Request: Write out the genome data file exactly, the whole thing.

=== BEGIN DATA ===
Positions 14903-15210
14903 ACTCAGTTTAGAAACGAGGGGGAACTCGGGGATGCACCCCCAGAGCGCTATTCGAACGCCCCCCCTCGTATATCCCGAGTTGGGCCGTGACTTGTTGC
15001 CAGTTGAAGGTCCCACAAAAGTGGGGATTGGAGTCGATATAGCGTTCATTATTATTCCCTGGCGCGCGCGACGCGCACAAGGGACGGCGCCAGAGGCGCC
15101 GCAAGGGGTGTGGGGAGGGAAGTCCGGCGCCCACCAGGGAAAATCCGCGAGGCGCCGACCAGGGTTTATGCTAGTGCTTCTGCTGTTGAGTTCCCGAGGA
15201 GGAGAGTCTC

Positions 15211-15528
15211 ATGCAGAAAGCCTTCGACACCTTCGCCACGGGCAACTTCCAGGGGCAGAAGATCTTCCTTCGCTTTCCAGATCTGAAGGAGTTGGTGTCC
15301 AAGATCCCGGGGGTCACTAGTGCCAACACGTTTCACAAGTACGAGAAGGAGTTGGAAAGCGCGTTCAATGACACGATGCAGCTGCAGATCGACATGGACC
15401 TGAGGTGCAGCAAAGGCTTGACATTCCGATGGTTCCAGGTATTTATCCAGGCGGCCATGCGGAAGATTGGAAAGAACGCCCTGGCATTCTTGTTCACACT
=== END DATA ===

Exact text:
Positions 14903-15210
14903 ACTCAGTTTAGAAACGAGGGGGAACTCGGGGATGCACCCCCAGAGCGCTATTCGAACGCCCCCCCTCGTATATCCCGAGTTGGGCCGTGACTTGTTGC
15001 CAGTTGAAGGTCCCACAAAAGTGGGGATTGGAGTCGATATAGCGTTCATTATTATTCCCTGGCGCGCGCGACGCGCACAAGGGACGGCGCCAGAGGCGCC
15101 GCAAGGGGTGTGGGGAGGGAAGTCCGGCGCCCACCAGGGAAAATCCGCGAGGCGCCGACCAGGGTTTATGCTAGTGCTTCTGCTGTTGAGTTCCCGAGGA
15201 GGAGAGTCTC

Positions 15211-15528
15211 ATGCAGAAAGCCTTCGACACCTTCGCCACGGGCAACTTCCAGGGGCAGAAGATCTTCCTTCGCTTTCCAGATCTGAAGGAGTTGGTGTCC
15301 AAGATCCCGGGGGTCACTAGTGCCAACACGTTTCACAAGTACGAGAAGGAGTTGGAAAGCGCGTTCAATGACACGATGCAGCTGCAGATCGACATGGACC
15401 TGAGGTGCAGCAAAGGCTTGACATTCCGATGGTTCCAGGTATTTATCCAGGCGGCCATGCGGAAGATTGGAAAGAACGCCCTGGCATTCTTGTTCACACT